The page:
Bradley Keoun

Bradley Keoun covers markets and finance for TheStreet.

A former reporter and editor for Bloomberg News in New York and Mexico City, he covered the financial crisis of 2008 and has written about U.S. banks, the energy industry and emerging markets. 

Keoun, who previously worked for the Gainesville (Fla.) Sun and Chicago Tribune, has a master's in journalism from the University of Florida and a bachelor's in electrical engineering from Duke University. You can reach him at bradley.keoun@thestreet.com and follow him on Twitter @liqquidity. 

Recent Articles By The Author

Trump Rants on Earnings Season After Complaints From Buffett, Dimon

Trump Rants on Earnings Season After Complaints From Buffett, Dimon

President Donald Trump wrote in a tweet Friday that he wants the Securities and Exchange Commission to study the possibility of requiring companies to report earnings every six months instead of three, as is the current practice.

Trump Trade War Is Raising Prices for U.S. Manufacturers, N.Y. Fed Survey Says

Trump Trade War Is Raising Prices for U.S. Manufacturers, N.Y. Fed Survey Says

President Donald Trump's trade tariffs already have led to increases in the price of raw materials and other "input" costs for some 68% of manufacturers in the New York area, according to a new survey. What's more, roughly half of manufacturers expect to pass the extra costs along to consumers.

China Set to 'Weaponize' Yuan to Fight Trump's Trade War: Report

China Set to 'Weaponize' Yuan to Fight Trump's Trade War: Report

China now appears willing to undertake a major currency devaluation to offset the Trump tariffs on some $250 billion of imports from the country.

Trade War With China Won't Cure U.S. Trade Deficit, N.Y. Fed Note Says

Trade War With China Won't Cure U.S. Trade Deficit, N.Y. Fed Note Says

Import tariffs may have little to no effect on the trade deficit, a team of researchers wrote on the Federal Reserve Bank of New York's website. That position may be anathema to President Donald Trump, who has made import tariffs on China the centerpiece of his efforts to reduce the U.S. trade deficit.

Legg Mason Withdrawals Quicken in Latest Sign of Mutual-Fund Woes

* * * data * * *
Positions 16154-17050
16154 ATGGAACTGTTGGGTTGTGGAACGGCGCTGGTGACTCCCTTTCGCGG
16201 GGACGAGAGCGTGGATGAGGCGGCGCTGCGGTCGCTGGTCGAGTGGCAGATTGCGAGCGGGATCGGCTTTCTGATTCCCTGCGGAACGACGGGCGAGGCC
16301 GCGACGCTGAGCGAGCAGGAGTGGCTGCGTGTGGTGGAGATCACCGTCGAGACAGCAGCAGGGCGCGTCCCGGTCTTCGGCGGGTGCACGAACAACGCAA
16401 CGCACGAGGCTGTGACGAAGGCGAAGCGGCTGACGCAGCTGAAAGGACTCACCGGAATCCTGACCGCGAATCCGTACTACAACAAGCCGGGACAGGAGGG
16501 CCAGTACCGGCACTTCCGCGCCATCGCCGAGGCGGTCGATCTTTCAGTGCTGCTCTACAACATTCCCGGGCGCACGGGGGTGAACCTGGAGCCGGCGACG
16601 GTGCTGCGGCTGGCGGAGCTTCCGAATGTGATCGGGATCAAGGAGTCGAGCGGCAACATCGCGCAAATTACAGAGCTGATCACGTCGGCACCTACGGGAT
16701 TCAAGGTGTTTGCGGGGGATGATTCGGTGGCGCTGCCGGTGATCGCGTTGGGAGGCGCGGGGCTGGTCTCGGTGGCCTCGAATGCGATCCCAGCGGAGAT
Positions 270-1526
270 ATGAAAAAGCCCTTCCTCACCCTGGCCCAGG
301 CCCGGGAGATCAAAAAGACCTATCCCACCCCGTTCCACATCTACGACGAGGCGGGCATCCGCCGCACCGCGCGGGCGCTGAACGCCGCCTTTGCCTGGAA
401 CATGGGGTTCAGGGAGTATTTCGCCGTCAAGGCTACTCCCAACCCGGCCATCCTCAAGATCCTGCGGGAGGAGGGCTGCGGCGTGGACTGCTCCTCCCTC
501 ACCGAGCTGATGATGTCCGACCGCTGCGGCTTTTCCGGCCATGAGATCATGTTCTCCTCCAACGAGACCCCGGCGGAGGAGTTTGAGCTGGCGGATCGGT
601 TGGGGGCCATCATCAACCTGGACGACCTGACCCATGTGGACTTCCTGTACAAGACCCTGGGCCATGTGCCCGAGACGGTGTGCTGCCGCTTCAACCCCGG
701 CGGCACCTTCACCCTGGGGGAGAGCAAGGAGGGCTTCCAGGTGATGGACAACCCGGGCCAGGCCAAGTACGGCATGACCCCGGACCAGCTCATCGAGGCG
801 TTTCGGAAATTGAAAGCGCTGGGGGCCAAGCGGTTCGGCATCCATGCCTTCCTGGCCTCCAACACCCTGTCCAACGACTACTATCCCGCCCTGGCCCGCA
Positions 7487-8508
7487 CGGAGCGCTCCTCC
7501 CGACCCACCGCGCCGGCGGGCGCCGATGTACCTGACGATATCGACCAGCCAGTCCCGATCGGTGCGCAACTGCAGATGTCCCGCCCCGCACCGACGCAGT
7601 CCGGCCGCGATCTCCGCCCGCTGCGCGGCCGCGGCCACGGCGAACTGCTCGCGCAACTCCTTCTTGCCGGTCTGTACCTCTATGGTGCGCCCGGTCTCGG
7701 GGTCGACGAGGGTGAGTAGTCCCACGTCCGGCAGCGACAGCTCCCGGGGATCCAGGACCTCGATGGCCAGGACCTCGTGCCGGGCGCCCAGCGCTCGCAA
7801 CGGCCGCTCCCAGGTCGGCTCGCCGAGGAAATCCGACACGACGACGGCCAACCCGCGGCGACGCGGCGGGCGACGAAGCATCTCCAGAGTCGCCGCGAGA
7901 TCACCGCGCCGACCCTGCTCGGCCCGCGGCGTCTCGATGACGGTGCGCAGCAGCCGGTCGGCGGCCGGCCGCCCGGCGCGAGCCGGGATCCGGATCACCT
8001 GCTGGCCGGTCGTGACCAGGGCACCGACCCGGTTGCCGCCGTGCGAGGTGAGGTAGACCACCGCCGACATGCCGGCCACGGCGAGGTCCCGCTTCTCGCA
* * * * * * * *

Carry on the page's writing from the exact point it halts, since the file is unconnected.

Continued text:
Legg Mason Withdrawals Quicken in Latest Sign of Mutual-Fund Woes

The mutual-fund industry can't seem to keep investors from shifting their money into low-cost exchange-traded funds and index-matching funds.

Goldman, U.S. Banks Mostly Avoided European Lenders' Turkish Risk

Goldman, U.S. Banks Mostly Avoided European Lenders' Turkish Risk

Goldman Sachs, the Wall Street firm, lists $2.53 billion of "net exposures" to Turkey. But that figure is dwarfed by the Spanish bank BBVA's 73 billion euros ($83 billion) of assets in the country.

Trump's Swelling Budget Deficits Lead to Record Treasury-Bond Sales

Trump's Swelling Budget Deficits Lead to Record Treasury-Bond Sales

President Donald Trump's $1.5 trillion of tax cuts in December, designed to stimulate growth, have decimated government revenue, ballooning the federal budget deficit and forcing Treasury Department officials to cover the gap by borrowing money in unprecedented amounts. Investors appear unfazed -- so far.

U.S. Added 157,000 Jobs in July, Missing Economists' Estimates

U.S. Added 157,000 Jobs in July, Missing Economists' Estimates

The Labor Department on Friday said nonfarm payrolls rose by 157,000 in July, missing the average estimate of 192,500 of economists in a FactSet survey.

Previously Discouraged Workers Might Prove Key to Trump's Economy

Previously Discouraged Workers Might Prove Key to Trump's Economy

The Labor Department on Friday is projected to report that nonfarm payrolls probably rose by 191,000 in July, based on a FactSet survey. But at least one economist say he'll be carefully monitoring a related statistic: the number of discouraged workers who are enticed back into the labor market.

Fed Keeps Rates on Hold as Officials Eye Inflation, Trump Economy

Fed Keeps Rates on Hold as Officials Eye Inflation, Trump Economy

The Federal Reserve held rates steady at a meeting this week, though many economists expect the central bank will raise borrowing costs at least once more this year. Trump says he's "not happy" about Fed officials putting the brakes on his tax-cut-fueled growth.